Forest industry poised for an upturn

Tyler Clarke
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A spot of new forest industry layoffs isn’t indicative of an economic downturn, Carrier Lumber Inc. president Bill Kordyban said -- quite the opposite. 


“There is less supply and more demand, which translates into higher prices,” he summarized. 

About a dozen people will be left out of work after the company’s Prince Albert saw mill closes on Jan. 24 -- a temporary measure that Kordyban said is a result of a combination of factors, of which none are related to the marketplace. 

At the same time, Carrier Lumber Inc. is doubling their efforts in Big River, about 90 minutes northwest of Prince Albert.

The Big River saw and planer mills currently operate at one shift apiece, employing between 35 and 40 people.

“Our plan is to go to full capacity, which is two shifts in the saw mill and two in the planer,” he said, adding that this will double the number of employees to at least 80.

“Probably mid-February we’d have a second shift in the saw mill and by mid-March a second shift in the planer mill,” he said.

This economic upswing is being felt across the province, Saskatchewan Ministry of the Economy executive director of development Shane Vermette said.

“The forest industry is currently recovering, really from an unprecedented downturn in global forest products markets that’s effectively lasted from 2007 to 2012,” he said.

“Prices for most forest products … have increased dramatically in 2013, and the good news is, they’re expected to remain strong for several years, and that’s largely due to the emergence of several Asian economies -- most notably China, as well as the recent surge in U.S. housing starts.”

The current state of the forest industry is drastically different than it was during the height of the forest industry’s downturn in 2009, Vermette explained, during which only three of the province’s 10 major forest product mills were operating.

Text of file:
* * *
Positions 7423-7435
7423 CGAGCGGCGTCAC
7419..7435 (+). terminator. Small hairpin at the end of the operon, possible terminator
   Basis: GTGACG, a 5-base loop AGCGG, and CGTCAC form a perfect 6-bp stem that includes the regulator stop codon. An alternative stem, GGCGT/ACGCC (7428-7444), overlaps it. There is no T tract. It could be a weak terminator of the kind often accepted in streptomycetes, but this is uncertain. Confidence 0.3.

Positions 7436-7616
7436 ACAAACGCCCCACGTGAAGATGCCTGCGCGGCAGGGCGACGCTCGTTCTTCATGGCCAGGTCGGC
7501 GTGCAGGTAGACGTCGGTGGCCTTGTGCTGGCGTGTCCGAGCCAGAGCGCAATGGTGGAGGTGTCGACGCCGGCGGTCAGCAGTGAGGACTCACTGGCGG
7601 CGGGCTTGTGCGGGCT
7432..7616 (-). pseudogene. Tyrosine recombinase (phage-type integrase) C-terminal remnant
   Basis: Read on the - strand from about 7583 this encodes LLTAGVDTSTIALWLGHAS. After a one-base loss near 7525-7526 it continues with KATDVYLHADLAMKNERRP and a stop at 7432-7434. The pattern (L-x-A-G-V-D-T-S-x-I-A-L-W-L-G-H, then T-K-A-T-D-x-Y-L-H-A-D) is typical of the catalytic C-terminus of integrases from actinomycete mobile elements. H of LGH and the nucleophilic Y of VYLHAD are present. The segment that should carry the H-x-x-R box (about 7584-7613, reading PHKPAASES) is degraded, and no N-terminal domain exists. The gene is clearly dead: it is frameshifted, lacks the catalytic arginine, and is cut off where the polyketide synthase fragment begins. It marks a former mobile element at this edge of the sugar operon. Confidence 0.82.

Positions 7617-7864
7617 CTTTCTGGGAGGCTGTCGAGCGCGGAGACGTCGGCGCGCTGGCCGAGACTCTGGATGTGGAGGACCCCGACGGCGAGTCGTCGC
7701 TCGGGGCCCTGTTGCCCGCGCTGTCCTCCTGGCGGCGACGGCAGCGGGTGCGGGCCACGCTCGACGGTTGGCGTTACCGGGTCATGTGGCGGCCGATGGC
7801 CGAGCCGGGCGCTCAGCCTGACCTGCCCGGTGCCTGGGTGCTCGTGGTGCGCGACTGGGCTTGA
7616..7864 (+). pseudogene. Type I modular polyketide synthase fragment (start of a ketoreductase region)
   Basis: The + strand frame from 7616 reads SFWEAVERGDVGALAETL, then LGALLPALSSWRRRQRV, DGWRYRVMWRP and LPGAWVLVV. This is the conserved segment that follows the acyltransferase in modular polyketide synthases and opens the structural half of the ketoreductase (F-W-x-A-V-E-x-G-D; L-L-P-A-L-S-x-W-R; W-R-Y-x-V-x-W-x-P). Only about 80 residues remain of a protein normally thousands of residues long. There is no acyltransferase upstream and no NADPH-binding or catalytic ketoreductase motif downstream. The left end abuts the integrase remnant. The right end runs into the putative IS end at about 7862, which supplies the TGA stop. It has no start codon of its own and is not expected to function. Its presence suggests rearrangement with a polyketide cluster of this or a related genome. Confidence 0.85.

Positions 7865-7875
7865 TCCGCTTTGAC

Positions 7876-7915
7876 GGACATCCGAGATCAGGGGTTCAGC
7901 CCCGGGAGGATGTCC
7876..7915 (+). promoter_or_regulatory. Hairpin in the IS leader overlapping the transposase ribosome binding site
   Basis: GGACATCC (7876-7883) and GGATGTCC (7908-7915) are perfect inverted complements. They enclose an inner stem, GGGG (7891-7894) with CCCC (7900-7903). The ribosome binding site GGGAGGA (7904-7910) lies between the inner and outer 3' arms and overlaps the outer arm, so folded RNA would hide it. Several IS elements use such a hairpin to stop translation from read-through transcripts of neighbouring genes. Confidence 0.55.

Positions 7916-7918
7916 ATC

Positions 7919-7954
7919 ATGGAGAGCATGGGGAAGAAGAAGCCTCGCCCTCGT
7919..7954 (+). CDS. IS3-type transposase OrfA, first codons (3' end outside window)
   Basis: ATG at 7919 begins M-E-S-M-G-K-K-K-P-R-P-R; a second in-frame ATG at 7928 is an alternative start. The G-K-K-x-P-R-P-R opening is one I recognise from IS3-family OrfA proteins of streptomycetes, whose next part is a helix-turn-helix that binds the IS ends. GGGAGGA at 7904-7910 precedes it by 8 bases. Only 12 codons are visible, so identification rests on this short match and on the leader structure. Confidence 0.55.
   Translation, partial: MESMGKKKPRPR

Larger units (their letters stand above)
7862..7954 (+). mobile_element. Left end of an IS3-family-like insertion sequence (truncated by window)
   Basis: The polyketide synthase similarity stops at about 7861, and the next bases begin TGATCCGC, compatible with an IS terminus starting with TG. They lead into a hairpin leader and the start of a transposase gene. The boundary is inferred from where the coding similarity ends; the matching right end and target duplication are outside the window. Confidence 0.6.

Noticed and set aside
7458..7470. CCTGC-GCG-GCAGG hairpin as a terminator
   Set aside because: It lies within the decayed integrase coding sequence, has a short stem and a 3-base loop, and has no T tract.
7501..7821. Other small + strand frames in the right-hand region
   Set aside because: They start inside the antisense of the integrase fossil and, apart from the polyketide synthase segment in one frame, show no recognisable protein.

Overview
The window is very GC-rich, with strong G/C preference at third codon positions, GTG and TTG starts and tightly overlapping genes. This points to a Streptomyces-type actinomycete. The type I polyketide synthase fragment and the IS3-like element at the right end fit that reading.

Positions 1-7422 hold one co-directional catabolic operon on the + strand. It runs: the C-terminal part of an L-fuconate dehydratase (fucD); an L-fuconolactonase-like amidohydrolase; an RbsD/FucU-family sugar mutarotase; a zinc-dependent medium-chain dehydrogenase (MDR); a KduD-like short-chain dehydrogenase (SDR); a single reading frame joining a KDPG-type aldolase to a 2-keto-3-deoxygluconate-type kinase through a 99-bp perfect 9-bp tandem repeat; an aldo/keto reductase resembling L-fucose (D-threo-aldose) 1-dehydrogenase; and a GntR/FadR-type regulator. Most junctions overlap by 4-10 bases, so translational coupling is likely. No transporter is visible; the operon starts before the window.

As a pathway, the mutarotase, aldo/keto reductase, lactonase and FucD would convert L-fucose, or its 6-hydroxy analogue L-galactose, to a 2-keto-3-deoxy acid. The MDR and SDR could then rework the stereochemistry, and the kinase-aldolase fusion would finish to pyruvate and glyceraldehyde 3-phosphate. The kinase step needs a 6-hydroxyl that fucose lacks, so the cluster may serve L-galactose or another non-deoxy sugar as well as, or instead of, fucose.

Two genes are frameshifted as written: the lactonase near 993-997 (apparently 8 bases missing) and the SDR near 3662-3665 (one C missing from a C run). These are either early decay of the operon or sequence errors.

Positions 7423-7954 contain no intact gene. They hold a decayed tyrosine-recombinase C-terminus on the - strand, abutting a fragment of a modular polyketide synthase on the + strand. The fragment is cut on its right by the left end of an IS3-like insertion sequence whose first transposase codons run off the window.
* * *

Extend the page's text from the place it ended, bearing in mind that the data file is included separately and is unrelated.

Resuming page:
“Currently seven of the 10 major forest product mills are operating, and we anticipate that all could be operating as early as 2015,” he said, noting that this includes the Prince Albert Pulp Mill.

Paper Excellence, which currently owns the Prince Albert Pulp Mill, appears to be making good on its promise to re-open the mill to full capacity by 2015 or 2016, at which time the province anticipates the pulp market will have regained its pre-recession steam.

“Paper Excellence is one of the few international pulp companies that continue to invest in purchasing mills that are either for sale or previously been closed,” he said, later noting that Paper Excellence purchased the Meadow Lake operation in the midst of the economic downturn’s onset in 2007 -- “One of few mills that was operating during the downturn in the sector.”

The province wants to see the forest industry meet its full potential in Saskatchewan, Vermette said, noting that there is $1.5 billion worth of forest products ready to be sustainably harvested, employing about 7,000 people and creating 14,000 indirect additional jobs.

“Forestry, if it’s managed sustainably and appropriately, is a renewable resource, so those numbers would be sustained in effect in perpetuity,” he explained.